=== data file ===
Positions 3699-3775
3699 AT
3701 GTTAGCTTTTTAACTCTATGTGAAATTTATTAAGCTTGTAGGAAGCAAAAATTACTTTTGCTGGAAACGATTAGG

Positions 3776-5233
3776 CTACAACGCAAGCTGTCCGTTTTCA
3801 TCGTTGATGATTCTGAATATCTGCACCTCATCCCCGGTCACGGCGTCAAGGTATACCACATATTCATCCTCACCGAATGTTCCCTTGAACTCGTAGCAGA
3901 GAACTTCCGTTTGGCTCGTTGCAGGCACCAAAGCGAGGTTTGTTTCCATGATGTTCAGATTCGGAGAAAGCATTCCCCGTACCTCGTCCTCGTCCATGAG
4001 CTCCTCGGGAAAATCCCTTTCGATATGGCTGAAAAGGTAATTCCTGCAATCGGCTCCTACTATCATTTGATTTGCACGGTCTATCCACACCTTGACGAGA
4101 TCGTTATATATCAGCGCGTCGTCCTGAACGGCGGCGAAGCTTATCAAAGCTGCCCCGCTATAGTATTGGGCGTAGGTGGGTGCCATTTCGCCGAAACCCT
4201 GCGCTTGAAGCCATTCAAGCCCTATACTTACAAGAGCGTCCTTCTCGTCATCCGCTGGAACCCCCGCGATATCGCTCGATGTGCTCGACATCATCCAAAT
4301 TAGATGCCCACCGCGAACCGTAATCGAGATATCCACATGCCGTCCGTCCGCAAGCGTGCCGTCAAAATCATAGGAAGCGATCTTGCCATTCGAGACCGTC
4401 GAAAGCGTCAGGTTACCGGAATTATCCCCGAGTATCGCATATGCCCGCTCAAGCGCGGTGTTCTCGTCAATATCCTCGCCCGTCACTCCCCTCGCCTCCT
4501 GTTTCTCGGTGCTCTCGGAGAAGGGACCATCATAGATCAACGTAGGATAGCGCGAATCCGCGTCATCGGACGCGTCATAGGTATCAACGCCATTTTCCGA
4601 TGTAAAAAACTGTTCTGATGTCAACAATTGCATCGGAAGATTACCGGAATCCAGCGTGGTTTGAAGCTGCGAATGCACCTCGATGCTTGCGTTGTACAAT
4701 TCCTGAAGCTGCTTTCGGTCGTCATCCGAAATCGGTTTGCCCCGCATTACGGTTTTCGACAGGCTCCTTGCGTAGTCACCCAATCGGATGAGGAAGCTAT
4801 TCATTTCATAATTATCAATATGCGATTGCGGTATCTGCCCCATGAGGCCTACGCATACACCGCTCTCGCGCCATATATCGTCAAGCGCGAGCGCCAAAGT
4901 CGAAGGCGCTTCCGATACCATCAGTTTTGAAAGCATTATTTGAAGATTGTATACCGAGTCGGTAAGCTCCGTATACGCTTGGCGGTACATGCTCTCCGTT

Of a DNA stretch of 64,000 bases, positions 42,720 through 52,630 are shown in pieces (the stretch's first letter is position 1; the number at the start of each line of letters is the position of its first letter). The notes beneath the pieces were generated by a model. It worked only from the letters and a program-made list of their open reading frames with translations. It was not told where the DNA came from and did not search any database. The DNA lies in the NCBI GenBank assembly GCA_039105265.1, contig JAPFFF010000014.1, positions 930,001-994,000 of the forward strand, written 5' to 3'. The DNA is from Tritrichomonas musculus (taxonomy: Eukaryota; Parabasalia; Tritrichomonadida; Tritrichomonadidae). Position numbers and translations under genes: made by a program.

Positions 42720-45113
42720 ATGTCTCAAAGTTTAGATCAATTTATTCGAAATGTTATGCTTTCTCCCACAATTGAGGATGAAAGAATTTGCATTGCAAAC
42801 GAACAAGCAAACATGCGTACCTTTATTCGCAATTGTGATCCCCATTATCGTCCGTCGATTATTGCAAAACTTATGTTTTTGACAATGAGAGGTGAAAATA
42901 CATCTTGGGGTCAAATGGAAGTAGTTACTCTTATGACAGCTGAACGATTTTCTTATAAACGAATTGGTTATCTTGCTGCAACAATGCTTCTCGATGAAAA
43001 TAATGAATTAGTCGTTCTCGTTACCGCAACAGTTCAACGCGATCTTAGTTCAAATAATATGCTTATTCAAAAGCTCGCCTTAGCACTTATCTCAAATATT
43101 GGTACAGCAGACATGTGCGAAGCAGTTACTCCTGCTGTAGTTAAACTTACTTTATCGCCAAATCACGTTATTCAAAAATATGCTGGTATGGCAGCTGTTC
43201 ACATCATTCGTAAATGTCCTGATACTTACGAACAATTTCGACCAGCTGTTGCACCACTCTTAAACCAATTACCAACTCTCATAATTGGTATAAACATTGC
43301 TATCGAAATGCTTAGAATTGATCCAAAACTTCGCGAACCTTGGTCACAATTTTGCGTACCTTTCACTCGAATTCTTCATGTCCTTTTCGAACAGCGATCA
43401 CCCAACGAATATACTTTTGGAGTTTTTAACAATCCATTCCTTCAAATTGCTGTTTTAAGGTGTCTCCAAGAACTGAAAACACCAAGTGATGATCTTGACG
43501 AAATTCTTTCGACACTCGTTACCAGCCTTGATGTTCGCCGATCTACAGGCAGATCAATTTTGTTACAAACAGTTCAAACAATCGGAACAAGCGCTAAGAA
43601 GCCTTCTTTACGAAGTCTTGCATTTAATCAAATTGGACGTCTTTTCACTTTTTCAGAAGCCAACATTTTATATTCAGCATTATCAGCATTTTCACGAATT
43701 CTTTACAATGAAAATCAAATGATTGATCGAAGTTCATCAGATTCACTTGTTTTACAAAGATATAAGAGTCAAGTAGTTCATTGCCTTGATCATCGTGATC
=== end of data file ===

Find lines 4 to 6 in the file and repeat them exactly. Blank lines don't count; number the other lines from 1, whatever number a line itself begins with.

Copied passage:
Positions 3776-5233
3776 CTACAACGCAAGCTGTCCGTTTTCA
3801 TCGTTGATGATTCTGAATATCTGCACCTCATCCCCGGTCACGGCGTCAAGGTATACCACATATTCATCCTCACCGAATGTTCCCTTGAACTCGTAGCAGA